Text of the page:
'Jurassic World' Actually Sounds Awesome
If you want to know practically everything there is to know about the big plot secrets of the long-awaited Jurassic World , you're in luck: Big chunks of major plot developments were recently leaked, heavily disappointing the crew of the film, who had been working hard to keep things under wraps until the film hit theaters in 2015. Alas, we live in 2014, where for many filmmakers the promise of a spoiler-free production is but a pleasant fever-dream. But hey, now that the secrets are out in the open at least we can all talk like grown-ups about it.
In case you missed it, here are some things we learned about what lies in store for Jurassic World. Keep in mind that these are things that the filmmakers very much wanted to keep in mind to preserve the movie-going experience, so read at your own peril (in other words, obviously spoilers follow):
- The film's title, Jurassic World, refers to the name of a fully functioning dinosaur park. According to an interview director Colin Treverrow did this week with SlashFilm the park is located sees tens of thousands of visitors a day and "has elements of a biological preserve, a safari, a zoo, and a theme park. There is a luxury resort with hotels, restaurants, nightlife and a golf course. And there are dinosaurs. Real ones. You can get closer to them than you ever imagined possible. It’s the realization of John Hammond’s dream, and I think you’ll want to go there."
- There's even a dinosaur petting zoo.
- Obvi there are raptors.
- The real trouble bubbles up when someone tries to take "playing God" to the next step by splicing together dino DNA with that of other organisms. Beware for the T-Rex/raptor/snake/cuttlefish creation, basically, it sounds real mean.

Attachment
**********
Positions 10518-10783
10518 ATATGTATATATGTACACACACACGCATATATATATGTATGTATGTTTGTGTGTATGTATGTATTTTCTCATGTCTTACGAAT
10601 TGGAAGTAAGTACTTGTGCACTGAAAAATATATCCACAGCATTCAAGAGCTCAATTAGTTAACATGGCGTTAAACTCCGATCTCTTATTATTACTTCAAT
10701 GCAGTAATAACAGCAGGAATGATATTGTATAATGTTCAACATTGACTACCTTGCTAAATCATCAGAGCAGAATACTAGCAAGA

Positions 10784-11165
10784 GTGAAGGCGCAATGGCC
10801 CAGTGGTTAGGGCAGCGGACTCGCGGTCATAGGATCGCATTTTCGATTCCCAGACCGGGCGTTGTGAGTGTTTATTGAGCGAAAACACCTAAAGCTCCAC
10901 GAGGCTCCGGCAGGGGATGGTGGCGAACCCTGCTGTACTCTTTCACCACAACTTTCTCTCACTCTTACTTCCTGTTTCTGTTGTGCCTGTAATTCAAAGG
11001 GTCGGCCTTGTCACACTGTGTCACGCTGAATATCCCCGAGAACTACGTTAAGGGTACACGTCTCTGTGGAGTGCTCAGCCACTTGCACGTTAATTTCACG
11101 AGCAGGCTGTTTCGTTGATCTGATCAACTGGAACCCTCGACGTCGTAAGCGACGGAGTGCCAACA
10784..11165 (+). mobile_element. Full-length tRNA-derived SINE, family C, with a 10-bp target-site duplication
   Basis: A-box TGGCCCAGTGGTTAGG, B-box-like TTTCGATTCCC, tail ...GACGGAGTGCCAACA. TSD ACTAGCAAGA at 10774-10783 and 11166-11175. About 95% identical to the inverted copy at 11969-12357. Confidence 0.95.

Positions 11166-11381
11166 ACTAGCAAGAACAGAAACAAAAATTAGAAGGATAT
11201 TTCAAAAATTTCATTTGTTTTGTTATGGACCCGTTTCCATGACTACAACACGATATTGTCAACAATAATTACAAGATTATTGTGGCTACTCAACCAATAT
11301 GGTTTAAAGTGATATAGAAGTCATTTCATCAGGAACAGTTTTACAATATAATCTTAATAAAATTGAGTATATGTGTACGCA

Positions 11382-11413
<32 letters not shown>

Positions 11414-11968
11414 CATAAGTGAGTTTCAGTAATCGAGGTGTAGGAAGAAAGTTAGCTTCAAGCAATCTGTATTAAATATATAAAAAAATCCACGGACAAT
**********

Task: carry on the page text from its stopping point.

Treverrow, disappointed by the leaking of the deets, was kind enough to respond to the blow by actually delving into even more about what could make Jurassic World one of our most-anticipated movies of 2015. You know, other than the general presence of Chris Pratt and dinosaurs:
Chris Pratt’s character is doing behavioral research on the raptors. They aren’t trained, they can’t do tricks. He’s just trying to figure out the limits of the relationship between these highly intelligent creatures and human beings. If people don’t think there’s potential in those ideas, maybe they won’t like this movie. But I ask them to give it a chance.
And the film really does sound like it's getting at some interesting aspects of humanity's impulse control issues and short memories — in a way that actually seems to expand and deepen what the first films got into, as opposed to just parroting them:
This film picks up twenty-two years after Jurassic Park. When Derek [Connolly] and I sat down to find the movie, we looked at the past two decades and talked about what we’ve seen. Two things came to the surface. One was that money has been the gasoline in the engine of our biggest mistakes. If there are billions to be made, no one can resist them, even if they know things could end horribly.
[...] What if, despite previous disasters, they built a new biological preserve where you could see dinosaurs walk the earth…and what if people were already kind of over it? We imagined a teenager texting his girlfriend with his back to a T-Rex behind protective glass. For us, that image captured the way much of the audience feels about the movies themselves. 'We’ve seen CG dinosaurs. What else you got?' Next year, you’ll see our answer.
Well damn, now we can't wait.
You can read the rest of the interview and learn more about the film over at SlashFilm; it includes some interesting tidbits on those modified dinos.